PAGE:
Recent updates

Part L: Conservation of energy

In April 2006, a greatly revised version of Part L of the Building Regulations came into force. As well as being stricter, it was split into four parts: L1A covering new homes, L1B covering existing ones and the other two covering non-dwellings.

The most significant change to the previous version of Part L is the approach taken to compliance. Designs must use the whole-building carbon emissions methodology. Previously, the elemental method allowed designers to consider the thermal performance of each part of the building separately. For dwellings, measurements must be done using the government’s standard assessment procedure, or SAP 2005.

A building that complies with the 2006 revision of Part L will be about 25% more efficient than one meeting the 2002 standard. The next reform, expected in 2010, will impose a further 25% reduction in CO2 emissions, which equates to level three of the Code for Sustainable Homes (see below). This is already a requirement when building for English Partnerships and housing associations.

The new regulations have led to a much greater uptake of items such as whole-house mechanical ventilation with heat recovery systems, and it is worth noting that this might have implications for maintenance. There is also a greater emphasis on airtightness – the minimum target is now 10 m3/h/m2. Typically, between 5 and 7 is being achieved, although consistency is a problem.

Beyond 2010, the government aims to use the Building Regulations to cut energy use. In 2013, there will be a 44% reduction and in 2016 all new homes will be zero carbon.

Part F: Ventilation

When Part L was revised, Part F was also given an overhaul. This involved a shift from prescriptive regulations to performance-based compliance, giving designers more scope for innovation.

There are now three approaches to ventilating a dwelling. The first is to follow the guidance on acceptable levels of moisture in the air to avoid mould growth and indoor pollutants. The second is to meet specified supply and extract rates in the approved document. The third is to follow the detailed design guidance for a range of ventilation systems.

Guidance on the ventilation of basements was also provided for the first time.

The new regulations have led to a much greater uptake of items such as whole-house mechanical ventilation with heat
recovery systems

Part B: Fire safety

In April a revised version of Part B came into force. This had a big impact on the non-domestic sector but also affected buildings such as tall residential blocks.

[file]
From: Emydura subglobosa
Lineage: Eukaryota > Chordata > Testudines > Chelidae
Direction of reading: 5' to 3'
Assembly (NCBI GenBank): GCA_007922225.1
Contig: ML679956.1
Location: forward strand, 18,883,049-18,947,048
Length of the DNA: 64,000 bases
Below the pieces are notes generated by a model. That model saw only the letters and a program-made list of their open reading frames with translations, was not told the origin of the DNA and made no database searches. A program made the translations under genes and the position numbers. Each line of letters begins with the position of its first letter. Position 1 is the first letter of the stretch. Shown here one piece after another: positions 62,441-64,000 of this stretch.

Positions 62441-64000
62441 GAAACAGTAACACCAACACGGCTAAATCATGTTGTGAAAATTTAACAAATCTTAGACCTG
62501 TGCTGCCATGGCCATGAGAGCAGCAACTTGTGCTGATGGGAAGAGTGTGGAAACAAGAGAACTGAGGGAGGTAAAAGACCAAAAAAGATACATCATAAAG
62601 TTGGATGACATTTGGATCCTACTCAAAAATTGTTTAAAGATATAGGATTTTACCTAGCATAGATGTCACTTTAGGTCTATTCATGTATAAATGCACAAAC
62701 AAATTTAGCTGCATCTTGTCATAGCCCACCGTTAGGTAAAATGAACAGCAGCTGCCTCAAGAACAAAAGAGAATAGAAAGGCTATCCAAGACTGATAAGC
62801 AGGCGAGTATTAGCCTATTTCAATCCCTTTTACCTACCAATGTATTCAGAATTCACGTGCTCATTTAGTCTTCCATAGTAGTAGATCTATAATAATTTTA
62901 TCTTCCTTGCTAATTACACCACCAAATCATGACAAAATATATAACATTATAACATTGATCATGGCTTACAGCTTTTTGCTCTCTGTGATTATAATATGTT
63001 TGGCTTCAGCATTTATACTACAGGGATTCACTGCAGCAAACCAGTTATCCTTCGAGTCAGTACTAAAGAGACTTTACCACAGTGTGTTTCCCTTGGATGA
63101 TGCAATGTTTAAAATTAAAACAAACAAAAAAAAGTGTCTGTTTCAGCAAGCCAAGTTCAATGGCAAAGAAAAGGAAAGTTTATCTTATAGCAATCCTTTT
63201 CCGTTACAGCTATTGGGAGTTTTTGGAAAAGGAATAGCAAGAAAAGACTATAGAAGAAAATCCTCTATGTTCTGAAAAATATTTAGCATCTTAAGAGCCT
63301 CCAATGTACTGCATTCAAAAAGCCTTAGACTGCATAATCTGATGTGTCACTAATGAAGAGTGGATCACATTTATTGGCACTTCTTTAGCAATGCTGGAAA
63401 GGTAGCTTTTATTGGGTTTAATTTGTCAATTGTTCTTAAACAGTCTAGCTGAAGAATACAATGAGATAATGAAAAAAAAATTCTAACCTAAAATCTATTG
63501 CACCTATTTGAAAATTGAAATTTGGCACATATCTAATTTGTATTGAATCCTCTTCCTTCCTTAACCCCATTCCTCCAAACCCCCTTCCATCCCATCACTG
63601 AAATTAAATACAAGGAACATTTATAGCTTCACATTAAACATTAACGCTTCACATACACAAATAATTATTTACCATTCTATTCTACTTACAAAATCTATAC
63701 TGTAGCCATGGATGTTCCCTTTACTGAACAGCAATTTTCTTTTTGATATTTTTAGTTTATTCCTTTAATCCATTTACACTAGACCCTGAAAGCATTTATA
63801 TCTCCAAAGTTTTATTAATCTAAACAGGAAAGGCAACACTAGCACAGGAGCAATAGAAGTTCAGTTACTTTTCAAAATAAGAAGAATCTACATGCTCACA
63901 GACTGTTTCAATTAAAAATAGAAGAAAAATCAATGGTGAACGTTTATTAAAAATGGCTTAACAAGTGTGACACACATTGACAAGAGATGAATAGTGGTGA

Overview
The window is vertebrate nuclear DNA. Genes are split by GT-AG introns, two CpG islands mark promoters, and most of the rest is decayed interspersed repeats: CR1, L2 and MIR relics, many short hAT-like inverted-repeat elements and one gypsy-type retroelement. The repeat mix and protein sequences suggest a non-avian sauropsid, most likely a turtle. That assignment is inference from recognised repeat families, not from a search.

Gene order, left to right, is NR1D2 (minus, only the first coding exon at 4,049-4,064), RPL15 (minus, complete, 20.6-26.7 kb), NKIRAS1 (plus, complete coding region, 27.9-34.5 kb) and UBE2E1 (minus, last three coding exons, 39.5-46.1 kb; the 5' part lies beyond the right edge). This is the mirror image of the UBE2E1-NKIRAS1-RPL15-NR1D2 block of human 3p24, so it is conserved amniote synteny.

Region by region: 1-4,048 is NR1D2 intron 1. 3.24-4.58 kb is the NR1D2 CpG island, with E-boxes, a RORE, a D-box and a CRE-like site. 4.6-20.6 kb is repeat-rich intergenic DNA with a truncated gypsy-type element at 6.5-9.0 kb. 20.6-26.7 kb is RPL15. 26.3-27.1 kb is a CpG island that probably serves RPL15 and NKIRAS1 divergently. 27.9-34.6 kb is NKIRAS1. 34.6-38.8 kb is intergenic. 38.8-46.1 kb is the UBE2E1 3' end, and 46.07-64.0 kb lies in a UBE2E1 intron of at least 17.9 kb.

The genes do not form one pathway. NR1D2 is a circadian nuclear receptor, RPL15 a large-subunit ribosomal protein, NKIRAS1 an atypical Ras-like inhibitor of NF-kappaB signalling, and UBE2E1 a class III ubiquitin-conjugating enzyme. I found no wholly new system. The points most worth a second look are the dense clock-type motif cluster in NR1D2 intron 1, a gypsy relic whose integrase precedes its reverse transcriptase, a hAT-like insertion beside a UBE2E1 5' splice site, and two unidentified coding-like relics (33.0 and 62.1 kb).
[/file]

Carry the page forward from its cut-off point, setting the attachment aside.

Apartment buildings more than 30m high must now have sprinklers. The way in which common areas are to be kept free from smoke during fire has also changed. Now, mechanical ventilation is required where there are no smoke shafts or automatic opening vents.

Recognising that there is no control of individual flats once they are occupied, the need to provide self-closing devices for fire doors within flats has been removed.

The Code for Sustainable Homes

Since April this year, developers of new homes in England have been able to choose to have their homes assessed against the Code for Sustainable Homes. This is the standard for the design and construction of homes, under which structures are given between one and six stars.

The code sets minimum standards for energy, water and materials use, surface water management and site waste management. In England it has replaced the EcoHomes scheme developed by BRE.

All its energy performance requirements are higher than the Building Regulations. Level one of the code requires a 10% improvement on energy performance over 2006 Part L, while level six equates to a zero-carbon home.

The code is voluntary (except for social landlords) but a consultation on making it mandatory closed this October.

What’s coming up

Part G: Hygiene

A consultation on Part G, last updated in 2000, is due in spring next year. The scope of the review is still being considered, but it will cover the safety of hot water systems as well as water heater safety and safe bathing.
Water efficiency in new buildings

In July, the government published the findings of a consultation on minimum standards for water efficiency in new buildings. This is likely to lead to an amendment to the Building Regulations in 2008 – most likely Part G – to set a whole building standard for new homes of 125 litres per person per day.

There are also proposals for revising the Water Supply (Water Fittings) Regulations 1999 with a view to setting new standards for fittings such as toilets and taps.